If they produce much more we’re going to make sauce, stewed tomatoes, frozen tomatoes… whatever works. Met someone last week though who is growing 104 tomato plants… in their yard. They are taking the ripe tomatoes to farmer’s markets in the back of a truck. That must be a lot of picking!
Beau July 18th, 2008
This must really be “bug week” because I find myself taking pictures of all sorts of insect critters. Maybe they’re too easy and I’m not being creative enough. But the Japanese beetles are still filling up plastic bags and we’re trying to keep the pests out of the garden. And the moles! I haven’t found a good deterent for them, although the cat sometimes ends up with one.
I actually watched some lettuce plants wobbling back and forth as a mole tunneled underneath the other day. They love to eat worms and grubs, but maybe tender roots as well? All I know is their tunnels leave the roots without soil and water, and the plant will die if you don’t reseat them in the soil. Some wiser folks have said that castor bean oil is a good deterrent so we may try that. The metal mole traps are simply too cumbersome and unreliable for me to work very well.
I haven’t seen any Monarch caterpillars on our milkweed plants, but maybe that’s because these Tussock Moth Caterpillars keep devouring the milkweed. I saw one of the plants chewed to the ground and then found these guys working on the next one. Looks like a hungry football team lined up at the buffet!
And the little guy below was too cute to pass up. My unscientific name is “Brown Fuzzy Caterpillar.” What it really is I have no idea, but isn’t it funny how the “cute” ones seem acceptable, but the “ugly” ones we get rid of? I’ve pulled some big green hornworms off the tomato plants and the yellow lab likes to play with them. I think he actually eats them… uh, yuck?! (there’s a close up of the Tussock Moth Caterpillar from last year at that link too).
But this “BFC” wasn’t eating leaves or doing anything it seemed. Maybe he was looking for a place to make a chrysalis?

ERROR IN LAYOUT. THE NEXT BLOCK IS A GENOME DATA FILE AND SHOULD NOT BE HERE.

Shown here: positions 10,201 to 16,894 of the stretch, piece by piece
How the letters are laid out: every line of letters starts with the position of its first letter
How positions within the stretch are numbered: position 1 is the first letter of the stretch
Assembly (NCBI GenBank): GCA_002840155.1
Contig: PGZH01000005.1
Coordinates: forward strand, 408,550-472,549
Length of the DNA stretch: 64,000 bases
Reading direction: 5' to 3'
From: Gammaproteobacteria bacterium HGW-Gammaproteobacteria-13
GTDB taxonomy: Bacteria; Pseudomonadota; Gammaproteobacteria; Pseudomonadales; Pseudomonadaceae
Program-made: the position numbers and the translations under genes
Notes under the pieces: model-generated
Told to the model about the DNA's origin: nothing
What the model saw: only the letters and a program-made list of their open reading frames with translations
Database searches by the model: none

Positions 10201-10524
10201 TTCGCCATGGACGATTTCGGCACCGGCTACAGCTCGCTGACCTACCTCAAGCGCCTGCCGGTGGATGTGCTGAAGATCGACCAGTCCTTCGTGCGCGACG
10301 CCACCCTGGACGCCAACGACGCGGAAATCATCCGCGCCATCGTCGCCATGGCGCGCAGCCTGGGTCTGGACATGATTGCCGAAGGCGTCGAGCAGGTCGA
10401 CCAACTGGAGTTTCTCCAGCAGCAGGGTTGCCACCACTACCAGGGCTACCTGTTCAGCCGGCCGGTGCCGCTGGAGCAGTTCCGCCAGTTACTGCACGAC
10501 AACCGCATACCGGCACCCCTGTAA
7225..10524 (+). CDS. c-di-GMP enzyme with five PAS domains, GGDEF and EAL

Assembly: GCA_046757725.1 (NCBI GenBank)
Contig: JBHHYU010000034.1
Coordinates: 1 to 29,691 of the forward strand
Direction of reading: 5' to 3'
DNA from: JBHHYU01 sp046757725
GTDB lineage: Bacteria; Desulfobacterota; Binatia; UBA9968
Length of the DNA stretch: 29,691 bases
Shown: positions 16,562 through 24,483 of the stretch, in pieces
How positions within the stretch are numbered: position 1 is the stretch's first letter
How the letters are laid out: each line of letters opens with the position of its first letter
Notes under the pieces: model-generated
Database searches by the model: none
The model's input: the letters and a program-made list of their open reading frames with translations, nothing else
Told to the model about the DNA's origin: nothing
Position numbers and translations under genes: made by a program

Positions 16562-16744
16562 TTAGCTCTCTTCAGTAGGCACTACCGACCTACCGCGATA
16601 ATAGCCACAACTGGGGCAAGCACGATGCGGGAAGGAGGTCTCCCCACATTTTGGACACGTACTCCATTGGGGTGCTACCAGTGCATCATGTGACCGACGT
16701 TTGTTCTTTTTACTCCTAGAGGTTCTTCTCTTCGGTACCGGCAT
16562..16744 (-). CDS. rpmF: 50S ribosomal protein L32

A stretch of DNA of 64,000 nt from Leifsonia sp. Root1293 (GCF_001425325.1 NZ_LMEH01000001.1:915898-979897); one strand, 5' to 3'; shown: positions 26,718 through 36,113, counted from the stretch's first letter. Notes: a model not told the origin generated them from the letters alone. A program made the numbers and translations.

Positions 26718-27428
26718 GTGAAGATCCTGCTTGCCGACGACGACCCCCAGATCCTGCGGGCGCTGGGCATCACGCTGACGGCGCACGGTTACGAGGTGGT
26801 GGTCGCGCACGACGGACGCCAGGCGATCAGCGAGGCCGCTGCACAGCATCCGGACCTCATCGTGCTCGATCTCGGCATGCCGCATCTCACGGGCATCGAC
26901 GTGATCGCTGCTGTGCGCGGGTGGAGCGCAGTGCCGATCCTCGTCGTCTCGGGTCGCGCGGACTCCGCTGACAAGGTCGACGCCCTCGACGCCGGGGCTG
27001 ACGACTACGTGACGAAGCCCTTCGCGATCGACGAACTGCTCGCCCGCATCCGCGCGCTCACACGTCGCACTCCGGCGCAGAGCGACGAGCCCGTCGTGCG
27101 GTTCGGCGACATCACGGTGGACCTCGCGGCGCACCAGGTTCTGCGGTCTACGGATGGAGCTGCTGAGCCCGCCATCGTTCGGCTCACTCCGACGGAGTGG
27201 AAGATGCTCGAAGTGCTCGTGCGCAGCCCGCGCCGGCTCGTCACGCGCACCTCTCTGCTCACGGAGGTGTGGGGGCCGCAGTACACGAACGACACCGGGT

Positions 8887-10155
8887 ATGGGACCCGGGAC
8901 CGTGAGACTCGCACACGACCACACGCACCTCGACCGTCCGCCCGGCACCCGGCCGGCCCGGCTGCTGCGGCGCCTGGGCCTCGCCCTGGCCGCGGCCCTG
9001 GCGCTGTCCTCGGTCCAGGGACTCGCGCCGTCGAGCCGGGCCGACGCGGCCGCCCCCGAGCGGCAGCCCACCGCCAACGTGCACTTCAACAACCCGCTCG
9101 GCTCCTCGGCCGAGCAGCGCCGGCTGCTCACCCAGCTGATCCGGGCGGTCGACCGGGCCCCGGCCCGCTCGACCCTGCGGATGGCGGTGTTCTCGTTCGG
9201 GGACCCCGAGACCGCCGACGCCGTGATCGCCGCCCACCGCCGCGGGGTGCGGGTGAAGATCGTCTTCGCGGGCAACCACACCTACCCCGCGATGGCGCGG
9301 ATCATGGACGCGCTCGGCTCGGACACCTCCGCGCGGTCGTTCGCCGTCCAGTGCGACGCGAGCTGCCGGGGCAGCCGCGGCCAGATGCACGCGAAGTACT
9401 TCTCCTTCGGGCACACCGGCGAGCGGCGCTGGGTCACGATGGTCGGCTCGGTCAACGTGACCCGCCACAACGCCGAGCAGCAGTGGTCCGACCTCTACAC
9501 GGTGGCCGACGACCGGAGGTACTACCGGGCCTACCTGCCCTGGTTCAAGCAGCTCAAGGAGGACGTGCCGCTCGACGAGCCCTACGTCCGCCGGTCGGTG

After today I’ve got to find some new material that doesn’t involve bugs. Unless they’re really neat looking or something. Or involve bees. Or, well… let’s just see what happens.
Beau July 12th, 2008
Busy doings outside these days, with so much just growing and growing. We’ve been lucky to have rain almost every week, especially for the garden and the bees. I’ve heard this is one of the best years many beekeepers can remember in our area and that the “honeyflow” is nice and long from the rain and cooler weather.
We found a funny “double cucumber” in the garden the other day. Now how do you suppose it grew like this? It’s still in the fridge while I wonder what I can do with it. Maybe I could put it on ebay :)
And the blackberries have really started ripening, so we picked a couple quarts already. I’m just amazed- we haven’t had any berries the past couple of years, but with the bees this year there’s a bunch of wild berries in places I’d never seen before. Maybe it’s also the rain this year. But we need to pick some more soon! And anybody have a good blackberry pie recipe?
The green beans have done so well this year we’ve been putting up a bunch in the freezer. Time to pick more cucumbers now too, and maybe pickles soon? The garden is great but next year it needs to be bigger! I say that now, and we hardly keep up with it. I’m always amazed at how much room the plants can use though.
We dug up some potatoes for the first time and they were delicious. Never grew potatoes before, but it was pretty easy, and they didn’t take up too much room. I was surprised how fast the little guys grew.
Also had our first ear of home-grown corn yesterday. It wasn’t too big, but some critters had started munching the top so it was time to pick. It sure was tasty though!
Here’s our corn-growing Basset Hound. Oh wait! I’m told this is our CORN DOG! He’s really our garden dog, and likes to follow us around and hang out wherever we are. He’s the good ‘ole man of the place, going on 11 years now.
Of course it’s kind of hard to grow corn on top of the dog. But he likes the attention, especially getting watered on hot days.
We may have to find somewhere else to grow it next year though. There’s just not enough space!